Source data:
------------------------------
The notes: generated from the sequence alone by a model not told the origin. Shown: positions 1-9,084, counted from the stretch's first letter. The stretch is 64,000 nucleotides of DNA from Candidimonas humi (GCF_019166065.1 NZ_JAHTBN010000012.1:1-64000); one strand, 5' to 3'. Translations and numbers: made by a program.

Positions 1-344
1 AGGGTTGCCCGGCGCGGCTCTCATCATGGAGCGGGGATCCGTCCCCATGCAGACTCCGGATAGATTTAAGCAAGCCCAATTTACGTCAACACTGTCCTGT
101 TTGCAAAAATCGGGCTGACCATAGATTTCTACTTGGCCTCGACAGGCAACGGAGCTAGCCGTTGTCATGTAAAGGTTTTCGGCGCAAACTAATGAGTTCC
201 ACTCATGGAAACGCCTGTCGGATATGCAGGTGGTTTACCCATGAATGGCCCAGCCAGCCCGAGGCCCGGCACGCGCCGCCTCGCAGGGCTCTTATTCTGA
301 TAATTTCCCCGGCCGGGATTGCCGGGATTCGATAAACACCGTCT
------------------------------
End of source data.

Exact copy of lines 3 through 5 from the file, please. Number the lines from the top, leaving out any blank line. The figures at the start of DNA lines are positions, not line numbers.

1 AGGGTTGCCCGGCGCGGCTCTCATCATGGAGCGGGGATCCGTCCCCATGCAGACTCCGGATAGATTTAAGCAAGCCCAATTTACGTCAACACTGTCCTGT
101 TTGCAAAAATCGGGCTGACCATAGATTTCTACTTGGCCTCGACAGGCAACGGAGCTAGCCGTTGTCATGTAAAGGTTTTCGGCGCAAACTAATGAGTTCC
201 ACTCATGGAAACGCCTGTCGGATATGCAGGTGGTTTACCCATGAATGGCCCAGCCAGCCCGAGGCCCGGCACGCGCCGCCTCGCAGGGCTCTTATTCTGA